Plus, nobody wants to question the integrity of a popular entertainer, but that shouldn't deter people from asking questions about projects that he's lent his name to. I'm afraid it might cause people to be more cautious in their questioning that they might otherwise be.
bayoustjohndavid | Homepage | 03.06.08 - 10:05 pm | #

As Tuesday's paper indicated a lot more than $70M involved, the mayor should be pressed on the inconsistency between word and action. Again, it's not a matter of questioning Mayfield's integrity. Who would be more likely to notice any irregularities in contracting practices, a law professor or a musician who travels a lot? Also, the Nagin administration did spend $400,000 to increase his travel schedule.

Of course, the inconsistency between the mayor's words and actions about municipal boards wouldn't be a matter of such concern if it weren't for another inconsistency. The mayor claims to be a champion of transparency, but as the city's daily and at least two of its three of it weekly newspapers have pointed out, the Nagin administration has been characterized by anything but transparency.

More on Billboard Ben's letter later, but you do have to admire the chutzpah of the closing line:
As a wise man once said, if it isn't broke, don't fix it.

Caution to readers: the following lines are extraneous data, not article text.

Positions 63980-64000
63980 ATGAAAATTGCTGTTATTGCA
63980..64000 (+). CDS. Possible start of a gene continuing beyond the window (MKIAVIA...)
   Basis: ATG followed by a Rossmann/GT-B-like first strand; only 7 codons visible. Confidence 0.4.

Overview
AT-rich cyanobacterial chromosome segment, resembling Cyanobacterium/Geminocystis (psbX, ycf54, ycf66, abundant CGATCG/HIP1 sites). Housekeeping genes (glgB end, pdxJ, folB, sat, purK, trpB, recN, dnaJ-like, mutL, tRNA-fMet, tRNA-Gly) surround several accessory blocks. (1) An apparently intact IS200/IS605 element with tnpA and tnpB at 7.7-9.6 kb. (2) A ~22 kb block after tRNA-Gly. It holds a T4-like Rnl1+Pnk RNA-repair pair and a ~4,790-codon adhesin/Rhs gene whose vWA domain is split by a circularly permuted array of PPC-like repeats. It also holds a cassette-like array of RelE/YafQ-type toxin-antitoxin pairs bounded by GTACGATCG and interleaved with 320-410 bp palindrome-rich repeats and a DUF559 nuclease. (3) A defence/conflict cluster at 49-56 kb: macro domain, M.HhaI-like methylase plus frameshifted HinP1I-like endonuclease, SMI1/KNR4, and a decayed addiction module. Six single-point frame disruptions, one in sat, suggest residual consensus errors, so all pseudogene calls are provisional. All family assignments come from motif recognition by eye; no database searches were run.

Wednesday, March 19, 2008

Calm down kids.

3/20/08 Expanded: new rant at the end.

No need to be so hard on Gambit, the city still has that needed alternative.

FWIW, I just wanted to commit myself to a return to local matters. Also, I don't want to do a hatchet piece, but I'm inclined to agree with Nathan Chapman:
“I’m not an attorney so I can’t say what’s legally a conflict of interest or not,” Chapman said. “But I think if you took any person on the street and showed them the properties that Sean owns and how immediately adjacent to it there’s major development proposed under Reinventing the Crescent, I just think 100 people out of 100 would have a problem with that. So it just puts a cloud over the whole process.”

I might not go that far, but I will say that we've paid too little attention to the entire process. I'll return to the subject in another post.

As well as books